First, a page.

Billing Practices of Medical Providers
by Catherine Cownie Adam Freed
Monday, July 20, 2015
A recent Iowa District Court case in Clinton County addressed issues regarding the billing practices of medical providers. In L & M Accounts, Inc. v. Max and Jennifer Zilisch, a dentist sued a patient for an unpaid dental bill in the amount of $988.24. The dentist had originally put a crown on the patient's broken tooth. The patient later sought additional treatment from the same dentist for an abscess on the tooth with the crown. The tooth was removed and replaced with an implant. Ultimately, the patient returned to the dentist and requested an artificial tooth in place of the implant. The patient discussed the cost of the artificial tooth with an employee of the dentist and was told that her insurance would cover 80% of the cost of the new artificial tooth. The patient was told that she would only owe 20% of the cost. The patient paid the 20% amount and wrote on her check "implant in full." The insurance company did not cover the remaining 80% as expected and the dentist attempted to collect the balance from the patient.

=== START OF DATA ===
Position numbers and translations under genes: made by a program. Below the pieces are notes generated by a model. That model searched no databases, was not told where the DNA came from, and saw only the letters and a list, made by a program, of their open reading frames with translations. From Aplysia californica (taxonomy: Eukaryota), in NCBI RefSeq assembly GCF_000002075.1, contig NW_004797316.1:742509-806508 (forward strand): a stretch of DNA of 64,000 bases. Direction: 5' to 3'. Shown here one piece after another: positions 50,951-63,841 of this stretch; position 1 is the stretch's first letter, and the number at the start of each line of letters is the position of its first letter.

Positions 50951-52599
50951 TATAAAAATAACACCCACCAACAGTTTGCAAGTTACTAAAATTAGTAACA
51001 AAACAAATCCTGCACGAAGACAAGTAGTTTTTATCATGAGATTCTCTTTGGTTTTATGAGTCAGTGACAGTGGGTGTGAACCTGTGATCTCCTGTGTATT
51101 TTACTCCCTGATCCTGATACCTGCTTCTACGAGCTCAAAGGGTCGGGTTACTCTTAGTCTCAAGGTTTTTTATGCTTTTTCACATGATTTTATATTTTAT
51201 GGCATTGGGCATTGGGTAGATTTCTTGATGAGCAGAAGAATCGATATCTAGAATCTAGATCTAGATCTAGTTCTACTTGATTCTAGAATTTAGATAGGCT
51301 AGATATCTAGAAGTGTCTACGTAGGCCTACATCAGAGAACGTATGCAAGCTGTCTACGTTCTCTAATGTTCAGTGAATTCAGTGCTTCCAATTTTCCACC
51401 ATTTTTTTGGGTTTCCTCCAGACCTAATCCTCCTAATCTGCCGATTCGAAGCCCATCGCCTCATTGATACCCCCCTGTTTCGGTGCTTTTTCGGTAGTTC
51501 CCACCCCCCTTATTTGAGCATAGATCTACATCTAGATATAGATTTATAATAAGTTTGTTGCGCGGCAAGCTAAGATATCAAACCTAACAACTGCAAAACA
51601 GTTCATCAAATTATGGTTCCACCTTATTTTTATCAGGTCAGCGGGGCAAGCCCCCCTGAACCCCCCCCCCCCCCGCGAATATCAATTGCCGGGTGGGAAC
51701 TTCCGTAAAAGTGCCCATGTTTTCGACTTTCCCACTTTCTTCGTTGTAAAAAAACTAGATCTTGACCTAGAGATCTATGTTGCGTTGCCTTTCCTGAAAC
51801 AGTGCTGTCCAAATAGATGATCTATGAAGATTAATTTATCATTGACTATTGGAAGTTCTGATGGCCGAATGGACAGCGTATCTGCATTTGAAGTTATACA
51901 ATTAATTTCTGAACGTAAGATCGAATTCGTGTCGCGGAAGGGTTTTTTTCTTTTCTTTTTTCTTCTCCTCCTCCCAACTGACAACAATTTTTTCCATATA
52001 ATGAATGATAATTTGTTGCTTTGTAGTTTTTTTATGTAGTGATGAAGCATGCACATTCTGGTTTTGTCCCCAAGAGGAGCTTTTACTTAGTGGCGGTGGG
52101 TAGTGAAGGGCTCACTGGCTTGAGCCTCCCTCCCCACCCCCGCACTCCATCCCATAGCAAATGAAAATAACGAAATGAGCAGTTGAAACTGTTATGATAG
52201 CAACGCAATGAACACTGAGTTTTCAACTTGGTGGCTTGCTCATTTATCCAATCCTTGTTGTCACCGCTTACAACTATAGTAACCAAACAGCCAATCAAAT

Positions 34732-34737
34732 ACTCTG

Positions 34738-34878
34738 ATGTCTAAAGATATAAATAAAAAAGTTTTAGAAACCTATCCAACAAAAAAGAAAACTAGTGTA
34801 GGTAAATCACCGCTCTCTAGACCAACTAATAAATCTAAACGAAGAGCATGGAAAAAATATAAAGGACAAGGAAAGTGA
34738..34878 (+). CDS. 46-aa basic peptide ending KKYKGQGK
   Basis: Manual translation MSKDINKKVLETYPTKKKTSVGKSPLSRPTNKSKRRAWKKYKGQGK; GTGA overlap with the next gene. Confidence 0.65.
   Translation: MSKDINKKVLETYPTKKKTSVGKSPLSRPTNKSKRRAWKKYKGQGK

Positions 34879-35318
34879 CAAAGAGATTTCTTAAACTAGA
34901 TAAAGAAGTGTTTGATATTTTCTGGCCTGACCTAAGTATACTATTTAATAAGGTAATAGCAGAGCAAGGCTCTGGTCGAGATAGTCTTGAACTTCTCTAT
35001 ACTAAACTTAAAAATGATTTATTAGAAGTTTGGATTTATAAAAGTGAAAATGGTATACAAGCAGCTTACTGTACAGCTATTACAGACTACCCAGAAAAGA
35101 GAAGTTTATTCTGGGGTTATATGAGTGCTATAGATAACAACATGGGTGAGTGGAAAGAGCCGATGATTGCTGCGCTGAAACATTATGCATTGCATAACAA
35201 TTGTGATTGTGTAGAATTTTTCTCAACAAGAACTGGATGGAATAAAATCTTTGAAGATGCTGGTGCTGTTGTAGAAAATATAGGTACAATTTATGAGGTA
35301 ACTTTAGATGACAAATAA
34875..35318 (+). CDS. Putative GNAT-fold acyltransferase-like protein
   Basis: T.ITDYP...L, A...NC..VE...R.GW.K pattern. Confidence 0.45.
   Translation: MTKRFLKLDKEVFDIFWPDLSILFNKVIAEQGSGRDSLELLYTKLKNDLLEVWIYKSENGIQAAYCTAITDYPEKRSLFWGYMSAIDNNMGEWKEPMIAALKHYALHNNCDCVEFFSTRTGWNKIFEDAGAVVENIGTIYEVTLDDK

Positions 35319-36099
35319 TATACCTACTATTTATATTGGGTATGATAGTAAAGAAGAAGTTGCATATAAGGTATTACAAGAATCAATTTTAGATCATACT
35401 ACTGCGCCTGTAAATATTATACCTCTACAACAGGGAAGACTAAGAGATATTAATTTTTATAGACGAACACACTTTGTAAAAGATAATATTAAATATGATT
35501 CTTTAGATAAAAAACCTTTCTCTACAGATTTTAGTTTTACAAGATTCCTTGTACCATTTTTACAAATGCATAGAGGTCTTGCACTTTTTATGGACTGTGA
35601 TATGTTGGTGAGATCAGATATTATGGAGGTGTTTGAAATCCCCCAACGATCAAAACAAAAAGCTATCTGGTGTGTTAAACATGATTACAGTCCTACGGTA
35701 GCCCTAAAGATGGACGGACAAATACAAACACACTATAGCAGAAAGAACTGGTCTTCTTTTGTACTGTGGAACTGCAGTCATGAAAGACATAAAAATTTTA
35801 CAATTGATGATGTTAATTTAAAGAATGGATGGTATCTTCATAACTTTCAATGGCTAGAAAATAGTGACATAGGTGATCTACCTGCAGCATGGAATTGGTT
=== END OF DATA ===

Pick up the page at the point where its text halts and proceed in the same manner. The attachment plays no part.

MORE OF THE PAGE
This case provides a couple of practice tips for dentists and other medical providers with regard to billing and collections:
(1) If a patient provides a check with the language "Payment in Full" or some similar language, the provider should not deposit the check before consulting with legal counsel or obtaining a check from the patient without such language. Essentially, when the patient includes this language, the patient is making an offer to pay the bill in full for the amount of the check. By depositing or cashing the check, the provider accepts the offer, thereby forming a binding contract with the patient. Providers should advise their billing staff to watch for this type of language on checks they receive from patients.
(2) It is also important for providers' staff members to be careful about the statements they make to patients regarding the cost of procedures. In this case, the dentist's staff member represented to the patient that the cost of the procedure to her would be $247 (the 20% amount). Although this turned out to be untrue, the patient justifiably relied on the staff member's statement. By relying on the staff member's statement, the patient effectively "accepted" the dental office's offer to provide the service for $247. The Court did not actually decide this particular issue in this case due to the language on the check, but this could provide patients a second possible basis to avoid paying the full bill.